Sentara’s CEO on the Board of ReInvent Hampton Roads Raises Questions

In late 2019, Manatt Health Strategies was hired by ReInvent Hampton Roads, which positions itself as a “community leadership initiative” out to create high-paying jobs in Hampton Roads. ReInvent funded the bulk of a $175,000, four-month study to “identify options of cooperation/relationship among Eastern Virginia Medical School (EVMS), Sentara Healthcare and Old Dominion University (ODU).”

However, according to records obtained by Checks and Balances Project, the scope of the study soon expanded, with Sentara Healthcare paying for most of it. EVMS leadership was largely cut out of the process.

When The Virginian-Pilot asked ReInvent’s Chair, John Wynne how ReInvent got involved with the Manatt study, he asserted, “Even that is confidential, to be honest with you.”

Months after the initial study was launched, Richard V. Homan, MD, President and Provost of EVMS learned that Wynne had been working with Sentara, ODU and Manatt without involving EVMS.

Perhaps what raises the most questions are that Sentara CEO Howard Kern is on ReInvent’s board of directors, as seen in this screenshot from Howard Kern’s biography page (11/19/20): Sentara

As early as December 23, 2019 Homan wrote EVMS Board of Trustees Member Wayne Wilbanks of his suspicion that Sentara was maneuvering to free itself from an obligation of financial support:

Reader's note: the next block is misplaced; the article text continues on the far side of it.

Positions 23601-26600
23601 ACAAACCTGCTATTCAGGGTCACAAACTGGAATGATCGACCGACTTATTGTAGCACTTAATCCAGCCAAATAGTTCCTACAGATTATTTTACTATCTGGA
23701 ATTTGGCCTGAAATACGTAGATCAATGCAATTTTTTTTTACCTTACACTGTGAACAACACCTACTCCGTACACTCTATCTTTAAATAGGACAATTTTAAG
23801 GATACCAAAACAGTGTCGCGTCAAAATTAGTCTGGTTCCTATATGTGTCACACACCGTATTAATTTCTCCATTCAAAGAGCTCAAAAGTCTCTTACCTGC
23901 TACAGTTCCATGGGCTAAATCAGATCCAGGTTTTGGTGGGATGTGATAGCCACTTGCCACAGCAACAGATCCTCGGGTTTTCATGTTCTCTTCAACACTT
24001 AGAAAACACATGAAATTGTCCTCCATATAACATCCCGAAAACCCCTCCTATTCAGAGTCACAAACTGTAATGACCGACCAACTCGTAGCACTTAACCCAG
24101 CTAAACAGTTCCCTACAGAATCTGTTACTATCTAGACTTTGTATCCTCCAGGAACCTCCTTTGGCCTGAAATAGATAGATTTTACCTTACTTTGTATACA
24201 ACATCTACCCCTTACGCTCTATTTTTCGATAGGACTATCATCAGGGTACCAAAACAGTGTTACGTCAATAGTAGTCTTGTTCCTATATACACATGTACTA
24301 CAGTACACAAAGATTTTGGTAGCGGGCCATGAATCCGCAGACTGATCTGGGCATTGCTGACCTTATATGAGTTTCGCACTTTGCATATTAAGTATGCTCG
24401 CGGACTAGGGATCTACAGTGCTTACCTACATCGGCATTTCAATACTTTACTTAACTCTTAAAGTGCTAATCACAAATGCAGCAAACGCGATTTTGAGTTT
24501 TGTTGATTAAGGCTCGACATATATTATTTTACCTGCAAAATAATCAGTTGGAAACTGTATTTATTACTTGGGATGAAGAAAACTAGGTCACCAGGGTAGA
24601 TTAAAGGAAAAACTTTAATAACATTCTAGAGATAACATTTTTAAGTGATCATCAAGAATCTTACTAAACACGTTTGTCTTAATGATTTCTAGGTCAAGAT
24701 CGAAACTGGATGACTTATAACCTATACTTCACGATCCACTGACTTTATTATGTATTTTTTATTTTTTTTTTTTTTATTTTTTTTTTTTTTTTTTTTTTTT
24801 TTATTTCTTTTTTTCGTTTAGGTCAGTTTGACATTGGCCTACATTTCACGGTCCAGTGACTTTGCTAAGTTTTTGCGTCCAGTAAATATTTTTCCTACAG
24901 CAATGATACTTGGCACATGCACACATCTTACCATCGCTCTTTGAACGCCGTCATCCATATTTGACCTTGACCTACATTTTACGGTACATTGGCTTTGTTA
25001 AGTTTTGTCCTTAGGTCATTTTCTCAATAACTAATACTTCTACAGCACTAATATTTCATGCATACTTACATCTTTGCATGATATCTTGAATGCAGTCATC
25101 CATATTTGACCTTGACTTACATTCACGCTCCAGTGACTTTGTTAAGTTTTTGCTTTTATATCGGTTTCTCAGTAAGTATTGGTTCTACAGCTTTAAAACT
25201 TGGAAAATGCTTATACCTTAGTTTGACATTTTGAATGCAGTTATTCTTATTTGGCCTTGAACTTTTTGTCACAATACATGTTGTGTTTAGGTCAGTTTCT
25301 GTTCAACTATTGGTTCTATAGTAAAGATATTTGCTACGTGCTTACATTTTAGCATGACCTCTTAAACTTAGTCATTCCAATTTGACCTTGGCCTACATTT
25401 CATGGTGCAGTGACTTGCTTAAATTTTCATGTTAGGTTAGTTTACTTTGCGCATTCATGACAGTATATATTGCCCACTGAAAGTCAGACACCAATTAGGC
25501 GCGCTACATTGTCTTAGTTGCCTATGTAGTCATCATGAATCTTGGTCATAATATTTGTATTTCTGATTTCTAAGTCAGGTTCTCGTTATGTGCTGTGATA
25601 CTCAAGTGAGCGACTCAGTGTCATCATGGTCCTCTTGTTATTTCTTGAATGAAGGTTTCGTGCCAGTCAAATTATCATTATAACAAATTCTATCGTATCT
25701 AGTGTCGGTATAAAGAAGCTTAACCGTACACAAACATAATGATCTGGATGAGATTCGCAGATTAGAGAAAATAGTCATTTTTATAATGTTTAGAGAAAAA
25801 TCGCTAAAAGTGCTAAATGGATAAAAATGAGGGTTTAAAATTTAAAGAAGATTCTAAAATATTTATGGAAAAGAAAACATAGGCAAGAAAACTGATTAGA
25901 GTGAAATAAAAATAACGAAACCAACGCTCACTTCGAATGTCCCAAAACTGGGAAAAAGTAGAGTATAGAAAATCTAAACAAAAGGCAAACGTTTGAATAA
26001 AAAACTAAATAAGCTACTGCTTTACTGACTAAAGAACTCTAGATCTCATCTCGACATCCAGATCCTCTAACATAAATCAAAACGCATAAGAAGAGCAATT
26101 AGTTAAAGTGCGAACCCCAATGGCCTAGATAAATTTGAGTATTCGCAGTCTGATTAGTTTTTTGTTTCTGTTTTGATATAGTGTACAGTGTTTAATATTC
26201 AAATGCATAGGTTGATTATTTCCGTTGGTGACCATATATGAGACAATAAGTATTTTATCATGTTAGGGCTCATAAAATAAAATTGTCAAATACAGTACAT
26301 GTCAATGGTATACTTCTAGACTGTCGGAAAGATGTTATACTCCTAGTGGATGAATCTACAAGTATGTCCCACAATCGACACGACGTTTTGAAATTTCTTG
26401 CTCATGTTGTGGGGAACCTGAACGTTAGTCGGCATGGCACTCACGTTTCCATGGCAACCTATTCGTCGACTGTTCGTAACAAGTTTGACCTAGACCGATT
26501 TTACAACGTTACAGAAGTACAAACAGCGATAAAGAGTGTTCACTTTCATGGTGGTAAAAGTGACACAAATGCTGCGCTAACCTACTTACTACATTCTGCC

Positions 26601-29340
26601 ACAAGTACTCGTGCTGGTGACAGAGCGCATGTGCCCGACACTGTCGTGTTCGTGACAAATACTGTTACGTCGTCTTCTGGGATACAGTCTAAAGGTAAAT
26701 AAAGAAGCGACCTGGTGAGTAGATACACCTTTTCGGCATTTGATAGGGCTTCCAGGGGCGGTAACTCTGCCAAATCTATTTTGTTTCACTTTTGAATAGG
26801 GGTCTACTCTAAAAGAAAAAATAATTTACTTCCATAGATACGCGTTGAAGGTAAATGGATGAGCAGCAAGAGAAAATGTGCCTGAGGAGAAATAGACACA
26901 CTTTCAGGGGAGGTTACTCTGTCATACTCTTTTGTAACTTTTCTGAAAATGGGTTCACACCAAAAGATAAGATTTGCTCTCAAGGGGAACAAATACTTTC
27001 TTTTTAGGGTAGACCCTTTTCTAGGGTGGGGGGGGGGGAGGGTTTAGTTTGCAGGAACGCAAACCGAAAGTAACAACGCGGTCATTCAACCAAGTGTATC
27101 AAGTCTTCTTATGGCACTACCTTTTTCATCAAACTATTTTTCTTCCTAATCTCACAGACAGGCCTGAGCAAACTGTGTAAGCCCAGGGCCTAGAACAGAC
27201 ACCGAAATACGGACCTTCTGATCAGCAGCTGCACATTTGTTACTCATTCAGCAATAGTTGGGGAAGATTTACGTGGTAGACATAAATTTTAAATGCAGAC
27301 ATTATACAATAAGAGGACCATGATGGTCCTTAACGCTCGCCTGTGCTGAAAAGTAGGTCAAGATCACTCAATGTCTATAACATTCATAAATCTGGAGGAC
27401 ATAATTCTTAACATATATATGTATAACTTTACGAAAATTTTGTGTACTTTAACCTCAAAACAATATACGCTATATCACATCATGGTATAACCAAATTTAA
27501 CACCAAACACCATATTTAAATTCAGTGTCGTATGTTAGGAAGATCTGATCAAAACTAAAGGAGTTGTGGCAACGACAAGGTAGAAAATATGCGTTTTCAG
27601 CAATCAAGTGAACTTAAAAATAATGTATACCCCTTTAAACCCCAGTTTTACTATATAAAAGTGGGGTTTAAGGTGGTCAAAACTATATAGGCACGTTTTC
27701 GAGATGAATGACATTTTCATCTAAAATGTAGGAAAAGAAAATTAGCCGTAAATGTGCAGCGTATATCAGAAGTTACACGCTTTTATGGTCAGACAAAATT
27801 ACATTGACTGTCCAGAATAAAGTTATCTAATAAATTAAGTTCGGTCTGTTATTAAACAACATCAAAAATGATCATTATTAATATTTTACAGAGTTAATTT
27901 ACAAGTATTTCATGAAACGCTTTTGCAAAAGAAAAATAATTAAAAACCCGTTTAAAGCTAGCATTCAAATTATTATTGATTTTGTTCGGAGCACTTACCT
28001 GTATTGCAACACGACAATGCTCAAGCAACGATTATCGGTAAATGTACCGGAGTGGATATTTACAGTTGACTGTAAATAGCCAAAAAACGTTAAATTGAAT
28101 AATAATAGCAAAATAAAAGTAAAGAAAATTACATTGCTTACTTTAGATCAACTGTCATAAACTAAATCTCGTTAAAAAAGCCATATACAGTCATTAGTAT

Meeting with Governor Northam

Two weeks after the revelation that Wynne had been secretly working with Sentara, at a meeting set up by Wynne with Virginia Governor Ralph Northam and Secretary of Finance Aubrey Layne, Homan learned of Manatt’s final recommendation: It was to dismantle EVMS’s and combine it with Old Dominion University.

On Nov. 5, EVMS Rector Theresa S. Emory, MD, wrote to Manatt’s Thomas Enters:


On November 10, Emory wrote to Homan:


Sentara Is a $6 Billion Hospital Giant

Sentara Healthcare is a tax-exempt nonprofit. Estimates generated from publicly available financial statements show a 62% increase since 2015 in its net assets to an estimated $6 billion by mid-2020. For context, this roughly $5 billion more than the cash reserves of Virginia.

This year, Sentara’s funding of EVMS is projected to be $22 million.

Three months ago, Sentara announced its intention to merge with North Carolina-based Cone Health to form an entity that will be valued at $11.5 billion.

If Sentara reduces or eliminates its funding of EVMS, who will benefit? Front and center will be Sentara’s Kern, who will be at the helm of an expanding nonprofit healthcare giant.


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Scott Peterson is executive director of Checks and Balances Project, an investigative watchdog blog holding government officials, lobbyists and corporate management accountable to the public. Funding for C&BP is provided by Renew American Prosperity and individual donors.


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